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RE: A NEW Record Hottest Chili Pepper?

Another unstable hybrid?

Useless if so , since chances are you can't re grow it.

There is a UTUBE video going around where some guy claims his Hybrid is hotter than Butch T.
It is a hybrid and the guy has no idea if it'll grow true to it's seeds.

Butch T has been around since 2005 or 2006 when butch sent me and tons of others seeds for it,it is a stable strain.
It was then called Trinidad Scorpion Jonah.
The people in OZ grew it and had it tested and re named it Butch T after Butch Taylor.
If I remember right,he thinks it is possibly a Scorpion Cumari cross.

It seems to me they should have to prove a plants stability to get world record status,otherwise like several other peppers, it's just a flash in the pan.


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RE: A NEW Record Hottest Chili Pepper?

i find it VERY hard to believe that it legitimately tested at double the butch t... also agree with smokemaster (got the seed yesterday-thanks) that it's likely to go the way of the naga viper...

smoke- what's the difference between the butch and what folks currently call the jonah?


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RE: A NEW Record Hottest Chili Pepper?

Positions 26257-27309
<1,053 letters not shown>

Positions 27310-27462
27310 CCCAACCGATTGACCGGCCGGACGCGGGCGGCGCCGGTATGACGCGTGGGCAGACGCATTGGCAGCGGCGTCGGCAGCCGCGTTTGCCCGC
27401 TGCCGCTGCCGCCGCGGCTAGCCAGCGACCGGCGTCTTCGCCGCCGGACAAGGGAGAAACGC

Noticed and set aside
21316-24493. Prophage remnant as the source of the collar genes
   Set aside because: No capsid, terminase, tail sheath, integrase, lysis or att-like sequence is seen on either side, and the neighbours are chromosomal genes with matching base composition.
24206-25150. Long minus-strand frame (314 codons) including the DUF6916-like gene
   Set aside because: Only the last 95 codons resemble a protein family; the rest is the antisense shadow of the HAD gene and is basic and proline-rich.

Hold on, not double the total SHU. This is what it says: "the mature red specimen tested at more than double the SHU's the Butch T needed to gain it's title." What I meant is that the Butch T set the record by around 80,000 SHU's. This one scored more than twice that number higher. I apologize for the confusion. As far as the hybrid "thing", don't look so far into it. All that's been stated so far is that a higher number has been produced. They are not claiming to have created a new species.


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RE: A NEW Record Hottest Chili Pepper?

Okay yeah, that wording is very misleading. Needs an asterix or something to specify that its as much hotter than a Butch T as the Butch T is to the Bhut Jolokia.


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RE: A NEW Record Hottest Chili Pepper?

Which pepper are you comparing to? If the Bhut Jolokia then the Buch T beat it by 460,000 Scoville units. Let's just wait for the facts.


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RE: A NEW Record Hottest Chili Pepper?

Ahhh..... commence the parsing......


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RE: A NEW Record Hottest Chili Pepper?

I don't see the use of Trinidad Scorpion Jonah much anymore but see a lot of 7 Pot jonah versions out there.

The story I was told is that the Butch T is just the name they gave the T.S. Jonah after they grew it out and tested it.